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Originally posted by Simon666 Light is still travelling the shortest distance between two points. As an example, in a 2D plane the shortest distance between two points is a straight line as we know it


yes, exactly, and 3D/2D space/time (however one finds it easier to visualise) itself is curved/warped in such a manner that the light actually folows the curvature...

(you where agreeing with me right Simon?
)



posted on Aug, 13 2005 @ 10:11 AM
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Originally posted by Urn
(you where agreeing with me right Simon?
)

I agree except with the spelling of "were".


Urn

posted on Aug, 13 2005 @ 10:33 AM
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DOH!!! gotta hate being agreed with , and then that ONE lil thing (typo) screws it all up !! bah!! i'm usually so anal about my spelling to....
(dictionary.com is usually my bestest friend
)



posted on Aug, 14 2005 @ 09:40 AM
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the apendix, can creationists please explain why god created an organ that humans needed 6000 years ago, yet is not needed today?



posted on Aug, 14 2005 @ 10:24 AM
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Originally posted by shaunybaby
the apendix, can creationists please explain why god created an organ that humans needed 6000 years ago, yet is not needed today?

Like dinosaur bones, to test your faith. Nice God eh? :p



posted on Aug, 14 2005 @ 03:06 PM
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Originally posted by shaunybaby
the apendix, can creationists please explain why god created an organ that humans needed 6000 years ago, yet is not needed today?



From here

An examination of the appendix microscopically, shows that it contains a significant amount of lymphoid tissue. Similar aggregates of lymphoid tissue (known as gut-associated lymphoid tissues, GALT) occur in other areas of the gastrointestinal system. The GALT are involved in the body’s ability to recognize foreign antigens in ingested material.My own reaserch, in particular, is focused on examining the immunological functions of the intestine.

*snip*

The human appendix may be particularly important early in life because it achieves its greatest development shortly after birth and then regresses with age, eventually resembling such other regions of GALT as the Peyer’s patches in the small intestine. These recent studies demonstrate that the human appendix is not a vestigial organ, as originally claimed.


Also....From here


For instance, it was discovered that the appendix, which was supposed to be a "vestigial organ," was in fact a part of the lymphatic system. A medical publication notes in 1997 that "other bodily organs and tissues - the thymus, liver, spleen, appendix, bone marrow, and small collections of lymphatic tissue such as the tonsils in the throat and Peyer's patch in the small intestine - are also part of the lymphatic system. They too help the body fight infection." (1)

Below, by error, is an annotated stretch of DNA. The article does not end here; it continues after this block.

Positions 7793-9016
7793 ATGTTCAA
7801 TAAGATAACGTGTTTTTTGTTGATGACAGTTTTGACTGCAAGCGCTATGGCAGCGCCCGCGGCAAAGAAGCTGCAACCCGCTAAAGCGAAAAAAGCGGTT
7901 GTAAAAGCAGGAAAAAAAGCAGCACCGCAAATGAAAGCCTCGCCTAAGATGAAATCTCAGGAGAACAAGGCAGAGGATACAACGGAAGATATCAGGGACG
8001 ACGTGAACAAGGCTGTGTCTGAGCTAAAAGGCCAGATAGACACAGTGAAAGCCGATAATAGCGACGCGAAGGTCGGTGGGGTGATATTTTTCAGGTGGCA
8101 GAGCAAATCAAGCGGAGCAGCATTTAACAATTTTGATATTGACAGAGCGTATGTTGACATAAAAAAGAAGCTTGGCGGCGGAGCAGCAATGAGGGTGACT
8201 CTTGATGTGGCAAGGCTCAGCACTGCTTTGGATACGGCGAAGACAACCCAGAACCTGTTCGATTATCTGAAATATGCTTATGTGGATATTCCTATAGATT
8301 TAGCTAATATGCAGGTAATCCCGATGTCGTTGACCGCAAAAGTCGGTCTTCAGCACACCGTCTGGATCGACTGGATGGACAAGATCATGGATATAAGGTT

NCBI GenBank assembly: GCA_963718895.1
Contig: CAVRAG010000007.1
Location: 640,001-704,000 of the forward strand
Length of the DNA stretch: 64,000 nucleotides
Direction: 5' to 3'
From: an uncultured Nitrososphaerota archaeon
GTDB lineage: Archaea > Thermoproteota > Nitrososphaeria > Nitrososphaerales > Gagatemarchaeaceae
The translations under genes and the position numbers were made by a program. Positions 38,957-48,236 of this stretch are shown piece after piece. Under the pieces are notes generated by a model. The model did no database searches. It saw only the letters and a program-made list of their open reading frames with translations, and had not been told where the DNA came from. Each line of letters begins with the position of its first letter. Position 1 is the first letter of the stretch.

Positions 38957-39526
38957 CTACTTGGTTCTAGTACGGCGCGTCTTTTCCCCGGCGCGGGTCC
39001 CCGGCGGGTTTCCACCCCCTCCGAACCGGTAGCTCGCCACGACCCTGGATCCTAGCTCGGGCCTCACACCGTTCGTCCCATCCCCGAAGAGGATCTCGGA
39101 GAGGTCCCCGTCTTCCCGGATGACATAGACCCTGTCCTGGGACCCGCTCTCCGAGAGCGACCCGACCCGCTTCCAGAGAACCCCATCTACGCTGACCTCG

(1) The Merck Manual of Medical Information, Home edition, Merck & Co., Inc. The Merck Publishing Group, Rahway, New Jersey, 1997.

And....From here


At one time evolutionists postulated there were 180 ‘vestigial’ structures in the human body. Today this list has shrunk to virtually zero. No organ should be removed without good reason!
For in-depth information, please read ‘The Human Vermiform Appendix—a General Surgeon’s Reflections.’



Or, if you prefer, from a non creationist source:


talkorigins.org
Today, a growing consensus of medical specialists holds that the most likely candidate for the function of the human appendix is as a part of the gastrointestinal immune system. Several reasonable arguments exist for suspecting that the appendix may have a function in immunity. Like the rest of the caecum in humans and other primates, the appendix is highly vascular, is lymphoid-rich, and produces immune system cells normally involved with the gut-associated lymphoid tissue (GALT) (Fisher 2000; Nagler-Anderson 2001; Neiburger et al. 1976; Somekh et al. 2000; Spencer et al. 1985). Animal models, such as the rabbit and mouse, indicate that the appendix is involved in mammalian mucosal immune function, particularly the B and T lymphocyte immune response (Craig and Cebra 1975). Animal studies provide limited evidence that the appendix may function in proper development of the immune system in young juveniles (Dasso and Howell 1997; Dasso et al. 2000; Pospisil and Mage 1998).


To be fair talkorigins goes on to say this:


However, contrary to what one is apt to read in anti-evolutionary literature, there is currently no evidence demonstrating that the appendix, as a separate organ, has a specific immune function in humans (Judge and Lichtenstein 2001; Dasso et al. 2000; Williams and Myers 1994, pp. 5, 26-29). To date, all experimental studies of the function of an appendix (other than routine human appendectomies) have been exclusively in rabbits and, to a lesser extent, rodents. Currently it is unclear whether the lymphoid tissue in the human appendix performs any specialized function apart from the much larger amount of lymphatic tissue already distributed throughout the gut. Most importantly with regard to vestigiality, there is no evidence from any mammal suggesting that the hominoid vermiform appendix performs functions above and beyond those of the lymphoid-rich caeca of other primates and mammals that lack distinct appendixes.



As you can see there is no conclusive evidence either way. Just because we don't understand its function completely, does not mean that it has no funtion....as opponents of Irreducible Complexity(Intelligent Design Theory) love to say
Gonna try for "junk" DNA next?



posted on Aug, 14 2005 @ 04:12 PM
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Actually, that doesn't say at all that it is needed. Only that it might actually do something, albeit with little significance.



posted on Aug, 14 2005 @ 04:13 PM
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it serves a purpose yet we can live without them? can't be doing too much within our bodies...

what if adam had suffered from a ruptured apendix, eve would have been a widow, hence no children, and it would have been all god's fault for inventing the apendix. tutut